Zeenat Aman Biography
Zeenat Aman (Hindi: ज़ीनत अमन, Urdu: زینت امان) is an Indian actress who has appeared in Bollywood films, notably in the 1970s and 1980s. She was the second runner up in the Miss India Contest and went on to win the Miss Asia Pacific in 1970. Upon making her debut in Bollywood, Aman was credited with bringing the Western heroine look to Hindi cinema.
Zeenat Aman was born in Germany to a Muslim father, Amanullah Khan and a Hindu mother, Scinda. Her father, was one of the writers for the blockbuster movies of Mughal-e-Azam and Pakeezah. He died when Zeenat was just 13. Her mother married a German, Mr.Heinz (was constantly referred to as Mrs.Heinz in all subsequent articles film magazines would carry on Zeenat). Zeenat's mother obtained German citizenship, and took her to Germany - where Zeenat was very unhappy, returning to India as soon as she turned 18.
Aman graduated from St. Xavier's College, Mumbai and went to University of Southern California in Los Angeles, California for further studies on student aid. Upon returning to India, she first took a job as a journalist for Femina and then later on moved on to modeling. One of the first few brands that she modeled for was Taj Mahal Tea and Television X Debut in 1966 exclusively. She was the second runner up in the Miss India Contest and went on to win the Miss Asia Pacific in 1970.
Aman's sultry persona was a contrast to many of the more conservative stars of the era. At a time when heroines were obedient wives and lovers on screen, Aman was drawn to more unconventional roles - she was cast as the opportunist who deserts her jobless lover for a millionaire (Roti Kapda Aur Makaan), the ambitious girl who considers aborting her baby to pursue a career (Ajnabee), the happy hooker (Manoranjan), the disenchanted hippie (Hare Rama Hare Krishna), the girl who falls in love with her mother's one-time lover (Prem Shastra), and a woman married to a caustic cripple but involved in an extramarital relationship (Dhund). She managed to balance these roles with acting in more conventional films such as Chori Mera Kaam, Chhaila Babu, Dostana and Lawaaris, which is considered by many to be a landmark in Indian Cinema.
After having studied in Los Angeles, winning the Miss Asia Pageant and a successful modeling career, Aman's film career began with a small role in O. P. Ralhan's Hulchul in 1971. A second role in Hungama (1971), starring singer Kishore Kumar, was also not successful.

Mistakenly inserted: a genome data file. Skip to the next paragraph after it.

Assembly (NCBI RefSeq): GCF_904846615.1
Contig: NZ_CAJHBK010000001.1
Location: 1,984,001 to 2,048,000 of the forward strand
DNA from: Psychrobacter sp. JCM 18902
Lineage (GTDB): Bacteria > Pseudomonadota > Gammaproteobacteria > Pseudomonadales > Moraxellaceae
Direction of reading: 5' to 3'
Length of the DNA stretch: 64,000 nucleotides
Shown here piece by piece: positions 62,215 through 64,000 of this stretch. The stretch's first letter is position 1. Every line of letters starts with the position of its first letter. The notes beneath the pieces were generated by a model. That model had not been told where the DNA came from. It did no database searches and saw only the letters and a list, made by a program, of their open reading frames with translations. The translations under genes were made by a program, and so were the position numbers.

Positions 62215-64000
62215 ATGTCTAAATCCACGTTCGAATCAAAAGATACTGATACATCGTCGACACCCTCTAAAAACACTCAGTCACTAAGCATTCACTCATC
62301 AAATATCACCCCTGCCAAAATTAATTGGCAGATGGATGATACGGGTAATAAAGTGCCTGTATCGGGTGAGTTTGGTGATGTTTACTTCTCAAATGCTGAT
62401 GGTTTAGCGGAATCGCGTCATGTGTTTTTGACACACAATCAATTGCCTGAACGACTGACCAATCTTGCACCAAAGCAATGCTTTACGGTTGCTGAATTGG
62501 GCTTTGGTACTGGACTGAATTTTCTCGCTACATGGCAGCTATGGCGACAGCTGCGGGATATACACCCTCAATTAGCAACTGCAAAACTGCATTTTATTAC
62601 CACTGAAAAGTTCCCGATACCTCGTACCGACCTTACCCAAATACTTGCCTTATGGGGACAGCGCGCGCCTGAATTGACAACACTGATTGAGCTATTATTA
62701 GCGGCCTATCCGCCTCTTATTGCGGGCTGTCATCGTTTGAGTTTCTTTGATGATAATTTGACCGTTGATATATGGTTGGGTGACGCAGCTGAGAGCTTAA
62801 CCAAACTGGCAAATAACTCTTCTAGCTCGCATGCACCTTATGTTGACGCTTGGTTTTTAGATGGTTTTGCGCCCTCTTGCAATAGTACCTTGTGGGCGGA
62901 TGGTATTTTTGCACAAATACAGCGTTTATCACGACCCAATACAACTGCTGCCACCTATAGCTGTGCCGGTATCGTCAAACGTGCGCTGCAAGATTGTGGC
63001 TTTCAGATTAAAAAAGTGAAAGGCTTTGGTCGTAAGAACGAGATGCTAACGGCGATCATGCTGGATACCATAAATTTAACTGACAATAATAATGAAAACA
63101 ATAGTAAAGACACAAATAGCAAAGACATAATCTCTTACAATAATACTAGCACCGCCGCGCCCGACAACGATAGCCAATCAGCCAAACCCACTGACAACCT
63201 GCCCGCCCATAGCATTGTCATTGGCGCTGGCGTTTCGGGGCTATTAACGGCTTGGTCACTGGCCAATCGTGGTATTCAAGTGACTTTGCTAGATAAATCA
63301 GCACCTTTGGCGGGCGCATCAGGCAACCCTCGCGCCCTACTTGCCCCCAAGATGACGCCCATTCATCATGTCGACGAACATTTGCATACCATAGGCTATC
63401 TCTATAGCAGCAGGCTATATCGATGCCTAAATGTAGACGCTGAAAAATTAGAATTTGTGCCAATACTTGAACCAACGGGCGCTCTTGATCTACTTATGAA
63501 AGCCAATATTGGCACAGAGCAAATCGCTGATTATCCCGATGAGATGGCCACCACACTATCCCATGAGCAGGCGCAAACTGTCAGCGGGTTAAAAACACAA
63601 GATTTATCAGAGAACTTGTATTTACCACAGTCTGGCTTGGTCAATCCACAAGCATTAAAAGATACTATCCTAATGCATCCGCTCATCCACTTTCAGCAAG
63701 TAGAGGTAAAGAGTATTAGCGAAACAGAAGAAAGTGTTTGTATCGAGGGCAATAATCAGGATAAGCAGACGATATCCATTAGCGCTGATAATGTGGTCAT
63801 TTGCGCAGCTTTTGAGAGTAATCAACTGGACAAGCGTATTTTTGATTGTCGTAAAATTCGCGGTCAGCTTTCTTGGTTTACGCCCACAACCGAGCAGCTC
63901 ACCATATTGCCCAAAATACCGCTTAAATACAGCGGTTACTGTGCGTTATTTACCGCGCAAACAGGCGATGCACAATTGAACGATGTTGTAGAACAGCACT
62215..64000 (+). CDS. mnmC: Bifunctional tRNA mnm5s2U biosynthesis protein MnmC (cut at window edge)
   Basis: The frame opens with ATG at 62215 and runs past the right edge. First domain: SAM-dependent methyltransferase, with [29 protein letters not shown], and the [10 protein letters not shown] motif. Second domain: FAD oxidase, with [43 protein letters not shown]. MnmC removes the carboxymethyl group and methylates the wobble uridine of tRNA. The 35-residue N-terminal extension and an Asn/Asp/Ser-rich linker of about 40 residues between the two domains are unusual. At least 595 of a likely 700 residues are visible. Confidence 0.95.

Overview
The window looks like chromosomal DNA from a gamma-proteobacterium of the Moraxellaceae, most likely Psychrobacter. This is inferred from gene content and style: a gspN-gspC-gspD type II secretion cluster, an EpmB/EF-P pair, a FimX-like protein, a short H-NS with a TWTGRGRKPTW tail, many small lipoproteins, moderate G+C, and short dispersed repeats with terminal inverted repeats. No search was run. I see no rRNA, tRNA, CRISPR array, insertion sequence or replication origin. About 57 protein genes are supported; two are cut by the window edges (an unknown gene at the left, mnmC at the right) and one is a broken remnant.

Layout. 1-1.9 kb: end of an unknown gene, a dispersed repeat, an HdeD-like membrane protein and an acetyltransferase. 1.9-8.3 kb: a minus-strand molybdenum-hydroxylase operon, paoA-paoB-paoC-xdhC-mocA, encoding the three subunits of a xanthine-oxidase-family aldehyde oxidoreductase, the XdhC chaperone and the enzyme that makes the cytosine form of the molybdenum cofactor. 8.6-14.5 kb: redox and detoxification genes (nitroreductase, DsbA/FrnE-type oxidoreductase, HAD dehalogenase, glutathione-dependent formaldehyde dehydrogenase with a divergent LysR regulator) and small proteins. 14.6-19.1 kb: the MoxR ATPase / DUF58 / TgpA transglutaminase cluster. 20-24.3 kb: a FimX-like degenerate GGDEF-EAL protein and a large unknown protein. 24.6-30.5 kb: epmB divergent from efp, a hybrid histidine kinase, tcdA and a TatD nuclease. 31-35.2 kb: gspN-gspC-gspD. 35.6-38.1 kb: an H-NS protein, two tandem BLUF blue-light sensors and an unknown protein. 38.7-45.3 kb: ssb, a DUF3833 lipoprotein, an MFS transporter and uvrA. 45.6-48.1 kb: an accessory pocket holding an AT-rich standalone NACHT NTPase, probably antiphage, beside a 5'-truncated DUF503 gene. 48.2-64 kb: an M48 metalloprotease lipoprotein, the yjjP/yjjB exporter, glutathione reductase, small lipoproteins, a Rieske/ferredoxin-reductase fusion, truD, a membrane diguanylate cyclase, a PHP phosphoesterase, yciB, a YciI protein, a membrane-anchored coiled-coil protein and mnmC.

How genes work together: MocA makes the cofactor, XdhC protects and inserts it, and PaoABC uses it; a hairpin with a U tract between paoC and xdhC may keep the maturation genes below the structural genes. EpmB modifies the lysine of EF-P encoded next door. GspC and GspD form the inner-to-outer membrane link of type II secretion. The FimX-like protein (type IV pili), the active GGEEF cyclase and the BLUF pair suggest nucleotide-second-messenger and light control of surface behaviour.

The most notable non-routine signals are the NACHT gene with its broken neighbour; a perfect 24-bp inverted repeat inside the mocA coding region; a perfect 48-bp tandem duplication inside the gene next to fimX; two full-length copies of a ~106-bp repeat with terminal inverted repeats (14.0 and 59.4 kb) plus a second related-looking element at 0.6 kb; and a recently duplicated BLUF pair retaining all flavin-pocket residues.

Dev Anand offered Zaheeda (his second heroine in Prem Pujari) the role of sister in Hare Rama Hare Krishna (1972). Not realizing the importance of this secondary role, Zaheeda wanted the lead female part (eventually played by Mumtaz), and she opted out. Aman was chosen as a last-minute replacement.
In Hare Rama Hare Krishna, Aman, aided by R. D. Burman's song "Dum Maro Dum" (Take Another Toke), won over the heart's of audience as Janice. She earned a Filmfare Best Supporting Actress Award and BFJA Award for Best Actress. Throughout the 1970s, the Dev-Zeenat pairing was seen in half a dozen films: Heera Panna (1973), Ishq Ishq Ishq (1974), Prem Shastra (1974), Warrant (1975), Darling Darling (1977) and Kalabaaz (1977). Of these, Warrant, was the biggest box-office success.
Her hip looks in "Yaadon Ki Baaraat' (1973) as the girl carrying a guitar, singing 'churaliya hai tumne jo dil ko' (in Asha Bhonsle's voice) has won her more popularity and the hearts of millions of fans.
She appeared on every Hindi film magazine's cover during 1970s. In December 1974, Cine Blitz magazine was launched with Zeenat Aman on its cover, a testimony to her popularity at the time. However, she went on as the favourite cover girl of the popular magazine 'Stardust'.
The late 1970s
Zeenat Aman, in her later career, found success with other banners such as B. R. Chopra, Nasir Hussain, Shakti Samanta, Manoj Kumar and Manmohan Desai.